Jonathan Roberts doesn’t want to just celebrate Juneteenth in a week’s time, he wants the holiday to be felt throughout the entire year.
Roberts, who worked for the Fort Dodge schools for about 10 years after retiring from the Marine Corps, enjoys the fact that the Black community will come together to commemorate the freeing of slaves.
“Juneteenth really means to bring out the culture of the Black community,” Roberts said. “It’s all about bringing the community together and putting the unity back in the community. It’s about working toward fellowship and networking.
“There is a lot of history behind Juneteenth and the sentiment should be taken throughout the entire year because there are a lot of people full of pride.”
The history of Juneteenth dates back to 1866 when it was originally celebrated in Texas. It marked the first anniversary of the day that Blacks there first learned of the Emancipation Proclamation, more than two years after it was initially issued.
“It’s important to the African American community,” “Once everyone got the news that the slaves were freed it took awhile to get around to the colonies. Texas was first to celebrate freedom.” said Charles Clayton, founder and director of Athletics For Educational Success (AFES).
“It was believed that the first day was June 18, but the exact day wasn’t known. It has been common practice to start on June 11 the week before the 18th and in some big cities can last a week.”
Clayton and the community will have an event this Saturday. It will run from 11:30 am to 6 pm at the AFES facility (712 Third St. NW).
“For me growing up, when I was in high school, my step dad helped me gain a sense of pride,” Clayton said. “Black people have overcome so much and have made strides.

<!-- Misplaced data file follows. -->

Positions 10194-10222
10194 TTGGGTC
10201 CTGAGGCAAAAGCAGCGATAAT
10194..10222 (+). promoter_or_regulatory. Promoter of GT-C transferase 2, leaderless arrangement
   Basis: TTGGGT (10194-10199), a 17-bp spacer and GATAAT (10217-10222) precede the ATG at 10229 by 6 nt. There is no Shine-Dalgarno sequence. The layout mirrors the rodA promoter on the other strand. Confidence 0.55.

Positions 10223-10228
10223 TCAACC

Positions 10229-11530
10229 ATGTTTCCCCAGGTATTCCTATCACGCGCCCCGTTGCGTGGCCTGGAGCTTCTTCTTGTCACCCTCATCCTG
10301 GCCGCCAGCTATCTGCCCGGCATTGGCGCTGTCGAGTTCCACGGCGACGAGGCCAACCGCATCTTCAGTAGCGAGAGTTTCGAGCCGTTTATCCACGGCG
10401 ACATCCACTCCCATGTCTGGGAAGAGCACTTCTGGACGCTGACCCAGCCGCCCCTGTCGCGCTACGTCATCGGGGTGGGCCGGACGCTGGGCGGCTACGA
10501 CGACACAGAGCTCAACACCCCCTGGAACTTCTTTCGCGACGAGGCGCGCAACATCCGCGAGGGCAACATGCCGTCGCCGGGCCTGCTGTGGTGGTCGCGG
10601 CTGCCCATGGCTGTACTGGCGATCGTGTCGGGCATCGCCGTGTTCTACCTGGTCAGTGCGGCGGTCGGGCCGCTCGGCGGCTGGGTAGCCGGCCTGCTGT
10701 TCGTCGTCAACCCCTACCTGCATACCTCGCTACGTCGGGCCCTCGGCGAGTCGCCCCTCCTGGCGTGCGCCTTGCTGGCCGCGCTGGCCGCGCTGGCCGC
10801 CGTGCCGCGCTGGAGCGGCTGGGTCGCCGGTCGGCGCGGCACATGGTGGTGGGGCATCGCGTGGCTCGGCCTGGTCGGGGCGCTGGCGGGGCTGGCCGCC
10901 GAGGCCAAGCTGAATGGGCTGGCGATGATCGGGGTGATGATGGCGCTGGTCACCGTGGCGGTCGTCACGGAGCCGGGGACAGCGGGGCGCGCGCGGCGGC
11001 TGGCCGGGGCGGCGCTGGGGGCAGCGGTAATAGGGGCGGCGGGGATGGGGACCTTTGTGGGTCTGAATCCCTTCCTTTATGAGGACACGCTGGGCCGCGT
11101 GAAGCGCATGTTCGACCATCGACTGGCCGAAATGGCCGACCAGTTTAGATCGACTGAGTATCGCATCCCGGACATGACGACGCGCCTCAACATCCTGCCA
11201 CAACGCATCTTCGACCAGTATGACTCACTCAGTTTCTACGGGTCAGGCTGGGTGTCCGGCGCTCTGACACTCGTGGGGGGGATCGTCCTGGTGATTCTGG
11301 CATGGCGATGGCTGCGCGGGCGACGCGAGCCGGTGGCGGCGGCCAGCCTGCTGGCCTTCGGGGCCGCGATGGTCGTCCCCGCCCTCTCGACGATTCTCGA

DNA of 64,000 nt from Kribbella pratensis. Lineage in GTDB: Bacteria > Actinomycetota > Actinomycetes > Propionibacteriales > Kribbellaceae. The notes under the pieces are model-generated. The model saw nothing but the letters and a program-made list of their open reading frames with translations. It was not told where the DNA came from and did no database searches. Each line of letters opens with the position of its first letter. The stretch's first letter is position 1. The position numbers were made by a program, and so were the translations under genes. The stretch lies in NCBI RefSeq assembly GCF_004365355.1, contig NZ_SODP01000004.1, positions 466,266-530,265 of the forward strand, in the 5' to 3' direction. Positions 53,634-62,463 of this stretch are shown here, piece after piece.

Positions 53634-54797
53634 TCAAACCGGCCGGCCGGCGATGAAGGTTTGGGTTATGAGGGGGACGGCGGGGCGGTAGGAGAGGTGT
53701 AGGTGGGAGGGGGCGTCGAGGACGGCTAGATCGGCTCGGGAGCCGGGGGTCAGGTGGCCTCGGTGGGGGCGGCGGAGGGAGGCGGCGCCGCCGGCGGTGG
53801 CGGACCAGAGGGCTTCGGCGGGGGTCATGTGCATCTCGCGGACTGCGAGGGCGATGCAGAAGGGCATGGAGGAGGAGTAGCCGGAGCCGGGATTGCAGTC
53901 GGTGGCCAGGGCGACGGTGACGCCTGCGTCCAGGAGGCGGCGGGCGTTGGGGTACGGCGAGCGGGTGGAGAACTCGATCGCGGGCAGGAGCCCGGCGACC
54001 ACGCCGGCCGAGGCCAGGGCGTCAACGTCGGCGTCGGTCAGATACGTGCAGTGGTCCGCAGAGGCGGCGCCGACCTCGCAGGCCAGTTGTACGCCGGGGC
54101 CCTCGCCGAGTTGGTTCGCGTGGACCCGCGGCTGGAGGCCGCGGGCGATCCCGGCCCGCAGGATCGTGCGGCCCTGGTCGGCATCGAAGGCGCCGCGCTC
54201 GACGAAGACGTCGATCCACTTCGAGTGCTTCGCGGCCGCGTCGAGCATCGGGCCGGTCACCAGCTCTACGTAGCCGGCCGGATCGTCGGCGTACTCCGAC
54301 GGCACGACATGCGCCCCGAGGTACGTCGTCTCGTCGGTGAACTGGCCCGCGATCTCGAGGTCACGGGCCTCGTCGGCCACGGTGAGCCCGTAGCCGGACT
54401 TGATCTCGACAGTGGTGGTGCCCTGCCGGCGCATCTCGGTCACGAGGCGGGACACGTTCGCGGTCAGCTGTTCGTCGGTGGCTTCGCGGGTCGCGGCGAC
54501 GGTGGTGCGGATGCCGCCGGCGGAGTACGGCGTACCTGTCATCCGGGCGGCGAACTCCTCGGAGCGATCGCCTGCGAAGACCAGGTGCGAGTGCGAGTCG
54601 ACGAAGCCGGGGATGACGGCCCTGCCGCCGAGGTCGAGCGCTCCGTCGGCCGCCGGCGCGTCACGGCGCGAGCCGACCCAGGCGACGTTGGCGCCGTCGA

“It’s a day that marks the beginning of that and civil rights. Now we can achieve our greatness. We want to also teach other kids and people to take pride in that day.”
On Saturday’s Juneteenth event, families can enjoy food, music and dancing by area youth along with other entertainment.
Activities will include health screening, Black history, Juneteenth art, history education room, vendors, voting information as well as outdoor games for youth and adults.
“There will be music, food, inflatables for the kids and black business vendors,” Clayton said. “We will have yard games, basketball, outdoor kickball and soccer. A trio of local young girls will also be performing a dance routine. ”
“The Fort Dodge Fire Department and Fort Dodge Police Department will also be there.”
Clayton said they will be also handing out an award to the family of MP Brown, one of Fort Dodge’s first black entrepreneurs.
Al Womble, political director at Iowa Federation of Labor, will be the guest speaker along with Fort Dodge native Stacey Silliman-Jones and many others.
Womble, who is the president of Iowa Democratic Black Caucus and Drake University graduate, will speak at 12:20 pm
Silliman-Jones, a 1986 Fort Dodge graduate who moved back to Fort Dodge about five years ago after living in Atlanta, will be another speaker. Silliman-Jones works for Iowa Workforce, but also runs her own nonprofit with kids and does in home counseling ..
“My message is to educate my community on the history of Juneteenth,” Silliman-Jones said. “Juneteenth is because of our ancestors. This is to gather to celebrate that and talk about the history and celebrate with dance, songs and food. ”